“If voters aren't seeing the homophobia, they are certainly seeing the establishment — they are seeing a powerful incumbent at risk of losing a seat and the people around him willing to do whatever it takes for him to hold onto power,” Morse said.

But just as quickly as the scandal had appeared, it seemed to disappear: A new report cast strong doubts on the original College Democrats letter five days after it made news.

On Aug. 12, The Intercept reported on leaked chat logs showing these students conspiring in 2019 to gin up a sex scandal in order to harm Morse’s candidacy — and help his opponent, incumbent Democratic Rep. Richard Neal. The Intercept — which did not name the source of the leaked chat logs and private Instagram messages, some of which were included in the article — reported that these young Democrats hoped that by sabotaging Morse’s campaign they would endear themselves to Rep. Neal, first elected in 1988 and, as chairman of the House Ways and Means Committee, one of the most powerful incumbent Democrats in Congress.

Two days later, UMass Amherst — which bans faculty from sexual relationships with students “for whom the faculty member has any responsibility for supervision, evaluation, grading, advising, employment, or other instructional or supervisory activity” —announced it had hired an independent attorney to investigate the scandal.

While Morse was not accused of having a relationship with a student he taught, one of the students accused of scheming to harm Morse’s campaign was reportedly in a journalism class taught by Neal, who is currently listed on the university’s website as part-time faculty lecturer.

The College Democrats of Massachusetts did not respond to NBC News’ request for comment, but in a statement to HuffPost, which was shared on Twitter, the College Democrats of Massachusetts denied any wrongdoing and said the letter to Morse “was not politically motivated” and “had nothing to do with any of our members’ professional ambitions or personal politics.” In its Aug. 9 letter shared on Twitter before the Intercept reported on its chat logs, the student group said suggestions that its decision to break ties with Morse had anything to do with his sexual orientation are “untrue, disingenuous, and harmful.”

In a statement, Rep. Neal said, “any implications that I or anyone from my campaign are involved are flat wrong and an attempt to distract from the issue at hand.”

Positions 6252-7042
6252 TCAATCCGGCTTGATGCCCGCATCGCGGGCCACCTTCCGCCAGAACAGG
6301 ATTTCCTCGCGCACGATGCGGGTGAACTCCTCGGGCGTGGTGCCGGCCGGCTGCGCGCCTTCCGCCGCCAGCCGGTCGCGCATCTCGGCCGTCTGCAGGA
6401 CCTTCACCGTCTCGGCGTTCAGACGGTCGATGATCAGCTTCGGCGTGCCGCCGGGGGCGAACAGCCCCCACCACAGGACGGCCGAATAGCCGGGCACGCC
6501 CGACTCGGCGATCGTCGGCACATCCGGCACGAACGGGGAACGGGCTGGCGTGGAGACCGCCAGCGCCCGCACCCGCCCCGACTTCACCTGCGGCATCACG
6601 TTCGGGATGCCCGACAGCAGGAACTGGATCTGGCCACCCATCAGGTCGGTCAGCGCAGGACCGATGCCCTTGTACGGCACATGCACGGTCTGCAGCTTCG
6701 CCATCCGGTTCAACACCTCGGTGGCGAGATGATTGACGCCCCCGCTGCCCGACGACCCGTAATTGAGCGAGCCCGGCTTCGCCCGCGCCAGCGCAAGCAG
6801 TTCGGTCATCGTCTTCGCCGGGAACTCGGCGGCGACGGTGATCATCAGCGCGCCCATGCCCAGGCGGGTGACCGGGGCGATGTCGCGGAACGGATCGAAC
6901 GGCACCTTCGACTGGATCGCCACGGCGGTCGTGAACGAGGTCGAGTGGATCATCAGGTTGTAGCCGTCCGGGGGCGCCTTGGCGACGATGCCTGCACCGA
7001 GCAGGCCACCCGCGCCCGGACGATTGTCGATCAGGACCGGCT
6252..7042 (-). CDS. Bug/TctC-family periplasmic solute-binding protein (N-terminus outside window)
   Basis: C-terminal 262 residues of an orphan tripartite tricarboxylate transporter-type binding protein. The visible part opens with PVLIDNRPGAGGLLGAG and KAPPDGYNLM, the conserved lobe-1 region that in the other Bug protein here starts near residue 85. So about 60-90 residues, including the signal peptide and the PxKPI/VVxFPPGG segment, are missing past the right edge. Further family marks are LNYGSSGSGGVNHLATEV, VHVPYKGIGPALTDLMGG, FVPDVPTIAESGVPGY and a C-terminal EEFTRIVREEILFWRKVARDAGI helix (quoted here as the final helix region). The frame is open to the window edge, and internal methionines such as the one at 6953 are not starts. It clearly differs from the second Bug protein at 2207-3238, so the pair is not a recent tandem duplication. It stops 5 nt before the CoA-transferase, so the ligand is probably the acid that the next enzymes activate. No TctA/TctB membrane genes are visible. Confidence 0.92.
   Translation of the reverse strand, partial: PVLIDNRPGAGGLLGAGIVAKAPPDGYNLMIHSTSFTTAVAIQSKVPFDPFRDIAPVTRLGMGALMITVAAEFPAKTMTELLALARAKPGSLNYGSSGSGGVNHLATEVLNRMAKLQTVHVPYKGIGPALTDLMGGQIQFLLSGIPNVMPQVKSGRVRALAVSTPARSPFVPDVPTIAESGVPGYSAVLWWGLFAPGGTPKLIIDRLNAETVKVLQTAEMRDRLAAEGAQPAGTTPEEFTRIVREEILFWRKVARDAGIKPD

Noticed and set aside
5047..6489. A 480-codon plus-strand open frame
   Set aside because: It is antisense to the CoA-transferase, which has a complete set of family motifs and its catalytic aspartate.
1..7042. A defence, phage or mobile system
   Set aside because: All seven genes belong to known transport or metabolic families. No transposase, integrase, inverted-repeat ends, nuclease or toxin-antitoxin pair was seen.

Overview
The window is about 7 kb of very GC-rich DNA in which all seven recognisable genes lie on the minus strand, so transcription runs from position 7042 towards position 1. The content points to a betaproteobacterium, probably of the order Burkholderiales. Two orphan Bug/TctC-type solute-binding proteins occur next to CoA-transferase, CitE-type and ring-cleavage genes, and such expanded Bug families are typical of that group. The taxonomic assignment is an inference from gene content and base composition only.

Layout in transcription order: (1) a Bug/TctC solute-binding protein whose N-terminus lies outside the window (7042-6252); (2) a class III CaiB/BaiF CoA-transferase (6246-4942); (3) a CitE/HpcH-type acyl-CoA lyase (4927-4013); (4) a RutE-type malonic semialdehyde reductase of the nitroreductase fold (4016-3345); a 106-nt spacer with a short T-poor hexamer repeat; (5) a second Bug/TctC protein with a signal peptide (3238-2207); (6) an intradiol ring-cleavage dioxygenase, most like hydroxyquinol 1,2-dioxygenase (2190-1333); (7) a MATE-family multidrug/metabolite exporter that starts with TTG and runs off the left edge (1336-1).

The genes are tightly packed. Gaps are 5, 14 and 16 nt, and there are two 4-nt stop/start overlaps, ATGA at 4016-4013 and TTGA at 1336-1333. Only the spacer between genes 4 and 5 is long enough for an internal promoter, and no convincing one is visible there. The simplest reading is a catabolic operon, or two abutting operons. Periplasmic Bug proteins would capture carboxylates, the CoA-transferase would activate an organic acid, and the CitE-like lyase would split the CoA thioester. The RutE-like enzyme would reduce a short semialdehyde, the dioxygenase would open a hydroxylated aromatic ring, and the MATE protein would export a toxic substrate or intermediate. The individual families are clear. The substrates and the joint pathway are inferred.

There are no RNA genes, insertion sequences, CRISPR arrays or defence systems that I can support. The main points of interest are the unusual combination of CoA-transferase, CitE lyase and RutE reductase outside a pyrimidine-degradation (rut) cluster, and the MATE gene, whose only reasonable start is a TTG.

Morse, however, maintains this was “a coordinated political attack with the intention of harming our campaign at a pivotal moment.”

“There were students that Congressman Neal involved that were trying to curry favor with a powerful incumbent to secure a job, and this goes to the height of the Massachusetts Democratic Party,” Morse told NBC News.

The Intercept reports revitalized his campaign by changing the narrative and fueling a surge of campaign donations. On Sunday, Morse appeared to acknowledge this by sharing a picture of himself on Twitter carrying a bag emblazoned with The Intercept’s logo: “New tote.”

The mayor and his message

Since declaring his candidacy last year, Morse has taken an anti-incumbent progressive message to voters in the Bay State’s first district, which covers part of the central Connecticut River Valley and the hilly western Berkshires area.

“On every issue Congressman Neal doesn't understand the urgency of the moment,” Morse said. “From criminal justice, climate change, to the influence of money in politics.”

“He’s using his power to benefit the corporate and special interests that have invested millions in his campaign, and he’s not using his power to help the people, places, and communities in western and central Massachusetts,” Morse added.

His message echoes those that helped propel figures such as Alexandria Ocasio-Cortez and Ritchie Torres to primary victories in solid blue districts, and one Morse hopes will win in his Sept. 1 primary.

A poll conducted this month put Morse within five points of Neal, with 13 percent of voters undecided — well within the striking distance that other Democratic challengers from the left had before winning in their primaries.

Morse, who at 31 is among the first of a generation of LGBTQ politicians who came of age using common dating apps such as OkCupid, Tinder and Grindr, said he “will never apologize for being young and gay and single and using gay dating apps and having consensual relations with other adult men.”

“I think my decision to stay in this race and fight and be open and honest about my life and my personal life I think will make it more likely that other young people, other queer people, other single people feel like they, too, can run for office,” he said.